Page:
South African President Cyril Ramaphosa has welcomed the announcement of a collaboration between the country's Biovac Institute and US pharmaceutical giant Pfizer as a breakthrough in the protection of African nations against COVID-19.
Biovac and Pfizer announced on Wednesday that the Pfizer COVID-19 vaccine would be produced in Cape Town by the Biovac Institute, which manufactures vaccines in a public-private partnership between the South African government and the pharmaceutical sector.
Speaking in his capacity as African Union Champion on COVID-19, President Ramaphosa said, (this) agreement will contribute significantly to health security and sustainability on our continent, which currently has the least access to vaccination in the world.
Biovac has been appointed to manufacture the Pfizer-BioNTech COVID-19 vaccine for distribution within Africa, making it the first company on the continent to produce an mRNA-based vaccine.
The partnership between Biovac and Pfizer is a breakthrough in our effort to overcome global vaccine inequity. The protection of Africans is a necessary and critical contribution to the protection of humanity as a whole, Ramaphosa said.
This partnership demonstrates what we can achieve when the state sector and the private sector craft a shared vision and pool resources for the greater good of society.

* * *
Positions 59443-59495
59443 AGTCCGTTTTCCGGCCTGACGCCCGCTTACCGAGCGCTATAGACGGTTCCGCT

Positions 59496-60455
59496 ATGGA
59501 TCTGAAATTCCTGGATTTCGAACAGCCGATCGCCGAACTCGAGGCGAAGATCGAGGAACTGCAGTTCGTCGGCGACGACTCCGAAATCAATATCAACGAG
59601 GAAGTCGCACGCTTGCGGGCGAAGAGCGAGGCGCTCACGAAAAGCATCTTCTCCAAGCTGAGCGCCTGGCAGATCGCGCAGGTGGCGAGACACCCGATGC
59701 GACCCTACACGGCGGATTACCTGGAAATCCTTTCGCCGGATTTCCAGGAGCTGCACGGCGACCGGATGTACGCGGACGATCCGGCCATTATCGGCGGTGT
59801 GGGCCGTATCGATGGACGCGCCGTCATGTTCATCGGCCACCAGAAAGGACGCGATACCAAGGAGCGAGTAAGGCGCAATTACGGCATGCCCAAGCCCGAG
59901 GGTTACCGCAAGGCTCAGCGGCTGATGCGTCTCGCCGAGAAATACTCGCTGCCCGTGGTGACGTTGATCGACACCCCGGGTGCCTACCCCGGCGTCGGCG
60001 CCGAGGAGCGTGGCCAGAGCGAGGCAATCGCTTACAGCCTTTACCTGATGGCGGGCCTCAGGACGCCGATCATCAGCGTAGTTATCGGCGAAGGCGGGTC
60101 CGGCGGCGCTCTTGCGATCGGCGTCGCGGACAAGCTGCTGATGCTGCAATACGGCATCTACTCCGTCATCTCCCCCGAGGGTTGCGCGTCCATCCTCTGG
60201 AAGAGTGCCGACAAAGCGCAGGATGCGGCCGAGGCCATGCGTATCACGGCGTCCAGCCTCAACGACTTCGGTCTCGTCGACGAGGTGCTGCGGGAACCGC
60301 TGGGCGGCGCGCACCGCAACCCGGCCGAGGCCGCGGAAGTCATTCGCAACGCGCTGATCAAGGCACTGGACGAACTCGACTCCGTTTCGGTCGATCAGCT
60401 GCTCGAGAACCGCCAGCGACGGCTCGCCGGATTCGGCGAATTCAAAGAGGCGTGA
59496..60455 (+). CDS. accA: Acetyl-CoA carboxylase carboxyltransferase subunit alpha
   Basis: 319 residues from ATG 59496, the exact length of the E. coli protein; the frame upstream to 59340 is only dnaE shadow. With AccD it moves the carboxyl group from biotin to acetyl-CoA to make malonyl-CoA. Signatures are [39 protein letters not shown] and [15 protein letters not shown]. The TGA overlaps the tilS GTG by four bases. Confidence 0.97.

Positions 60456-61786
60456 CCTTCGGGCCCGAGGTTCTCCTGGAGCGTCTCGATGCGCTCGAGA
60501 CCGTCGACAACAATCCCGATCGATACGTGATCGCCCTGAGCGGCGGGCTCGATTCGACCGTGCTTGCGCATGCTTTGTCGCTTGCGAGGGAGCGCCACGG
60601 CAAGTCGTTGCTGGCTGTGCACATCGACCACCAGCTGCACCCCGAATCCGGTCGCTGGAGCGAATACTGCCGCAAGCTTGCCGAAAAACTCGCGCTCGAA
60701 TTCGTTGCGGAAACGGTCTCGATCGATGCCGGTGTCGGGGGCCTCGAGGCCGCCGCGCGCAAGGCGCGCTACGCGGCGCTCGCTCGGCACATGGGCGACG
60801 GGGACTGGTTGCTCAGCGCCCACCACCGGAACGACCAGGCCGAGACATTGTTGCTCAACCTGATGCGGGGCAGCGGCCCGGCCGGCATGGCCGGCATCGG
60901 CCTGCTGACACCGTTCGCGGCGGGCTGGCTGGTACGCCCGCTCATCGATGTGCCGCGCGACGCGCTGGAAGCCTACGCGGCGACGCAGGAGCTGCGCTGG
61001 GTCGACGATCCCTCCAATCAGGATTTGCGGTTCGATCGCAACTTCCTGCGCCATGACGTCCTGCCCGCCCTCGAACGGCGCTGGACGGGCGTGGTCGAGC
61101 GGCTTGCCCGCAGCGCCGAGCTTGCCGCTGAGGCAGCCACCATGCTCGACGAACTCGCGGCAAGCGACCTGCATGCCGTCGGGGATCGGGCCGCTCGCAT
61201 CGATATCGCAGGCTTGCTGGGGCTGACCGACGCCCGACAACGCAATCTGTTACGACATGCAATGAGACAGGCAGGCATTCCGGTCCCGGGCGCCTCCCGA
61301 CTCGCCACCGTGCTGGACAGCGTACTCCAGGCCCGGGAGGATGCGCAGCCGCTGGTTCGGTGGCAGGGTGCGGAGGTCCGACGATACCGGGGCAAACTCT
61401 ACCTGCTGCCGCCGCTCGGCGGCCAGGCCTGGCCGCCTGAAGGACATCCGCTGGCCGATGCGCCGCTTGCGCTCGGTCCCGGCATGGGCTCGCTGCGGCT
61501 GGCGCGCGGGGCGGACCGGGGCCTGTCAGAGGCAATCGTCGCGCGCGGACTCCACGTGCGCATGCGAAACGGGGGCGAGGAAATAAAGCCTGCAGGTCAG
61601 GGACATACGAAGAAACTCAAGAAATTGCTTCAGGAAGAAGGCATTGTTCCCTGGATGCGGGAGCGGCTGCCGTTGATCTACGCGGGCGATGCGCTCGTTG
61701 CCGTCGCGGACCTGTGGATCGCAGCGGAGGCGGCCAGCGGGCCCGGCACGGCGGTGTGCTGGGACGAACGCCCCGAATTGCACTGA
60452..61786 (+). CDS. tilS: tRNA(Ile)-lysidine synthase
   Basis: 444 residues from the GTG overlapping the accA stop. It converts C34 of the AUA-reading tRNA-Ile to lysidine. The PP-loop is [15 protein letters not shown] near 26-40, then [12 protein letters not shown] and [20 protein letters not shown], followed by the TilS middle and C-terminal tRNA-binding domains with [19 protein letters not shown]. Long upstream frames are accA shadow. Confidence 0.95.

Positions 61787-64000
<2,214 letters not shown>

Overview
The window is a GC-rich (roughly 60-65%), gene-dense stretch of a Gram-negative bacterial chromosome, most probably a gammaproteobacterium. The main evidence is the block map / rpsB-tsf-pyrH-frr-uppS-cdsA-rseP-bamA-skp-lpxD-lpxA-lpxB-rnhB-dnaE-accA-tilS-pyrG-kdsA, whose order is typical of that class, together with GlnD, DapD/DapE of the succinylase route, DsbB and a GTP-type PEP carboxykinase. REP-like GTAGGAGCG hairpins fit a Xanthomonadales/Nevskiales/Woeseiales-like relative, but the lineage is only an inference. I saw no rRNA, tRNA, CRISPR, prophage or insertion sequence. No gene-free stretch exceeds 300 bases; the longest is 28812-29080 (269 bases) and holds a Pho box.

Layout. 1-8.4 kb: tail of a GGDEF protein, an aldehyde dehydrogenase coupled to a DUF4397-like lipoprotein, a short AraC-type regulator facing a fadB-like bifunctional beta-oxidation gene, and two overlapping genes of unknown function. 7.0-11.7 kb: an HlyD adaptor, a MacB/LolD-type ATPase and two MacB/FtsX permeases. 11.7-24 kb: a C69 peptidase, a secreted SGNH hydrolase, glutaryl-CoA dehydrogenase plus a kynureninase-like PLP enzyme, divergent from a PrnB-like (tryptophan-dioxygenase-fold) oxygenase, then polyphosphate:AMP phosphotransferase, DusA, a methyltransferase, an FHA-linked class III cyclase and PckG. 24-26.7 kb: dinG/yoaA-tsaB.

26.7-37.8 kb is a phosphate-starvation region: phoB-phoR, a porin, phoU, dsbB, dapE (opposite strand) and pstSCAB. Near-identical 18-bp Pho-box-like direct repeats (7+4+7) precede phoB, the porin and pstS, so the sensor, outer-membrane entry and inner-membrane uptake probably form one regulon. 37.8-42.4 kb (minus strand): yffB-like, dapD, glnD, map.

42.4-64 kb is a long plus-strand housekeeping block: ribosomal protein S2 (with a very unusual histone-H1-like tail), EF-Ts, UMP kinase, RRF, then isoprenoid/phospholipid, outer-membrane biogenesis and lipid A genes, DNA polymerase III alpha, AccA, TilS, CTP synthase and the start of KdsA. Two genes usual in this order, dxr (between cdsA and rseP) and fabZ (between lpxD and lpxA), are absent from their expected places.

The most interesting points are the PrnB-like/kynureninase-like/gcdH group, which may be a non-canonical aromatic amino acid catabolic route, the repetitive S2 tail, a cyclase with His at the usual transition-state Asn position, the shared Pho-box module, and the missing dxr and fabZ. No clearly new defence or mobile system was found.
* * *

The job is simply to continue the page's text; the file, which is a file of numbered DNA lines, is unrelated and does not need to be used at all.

This collaboration recognises the talent and technology that exists on our continent that can be harnessed in our irreversible march of sustainable and inclusive development, the president added.
Albert Bourla, Pfizer Chairman and Chief Executive Officer, said at the announcement that the collaboration with Biovac was an example of the intention since the onset of COVID-19 vaccine production was to benefit the entire globe.
We will continue to explore and pursue opportunities to bring new partners into our supply chain network, including in Latin America, to further accelerate access of COVID-19 vaccines, Bourla said.
Ugur Sahin, CEO and co-founder of BioNTech, said the company aimed at enabling people on all continents to manufacture and distribute its vaccine while ensuring the quality of the manufacturing process and the doses.
We believe that our mRNA technology can be used to develop vaccine candidates addressing other diseases as well. This is why we will continue to evaluate sustainable approaches that will support the development and production of mRNA vaccines on the African continent, Sahin said.
Dr Morena Makhoana, CEO of Biovac, said the new collaborations would create the opportunity to more broadly distribute vaccine doses to people in harder-to-reach communities, especially those on the African continent.
Biovac will obtain drug substance from BioNTech's facilities in Germany, with projected supply of the vaccine in the Pfizer-BioNTech supply chain by the end of 2021.
At full operational capacity, the annual COVID-19 vaccine production will target 100 million finished doses annually, all of which will be distributed within the 55 African Union member states.
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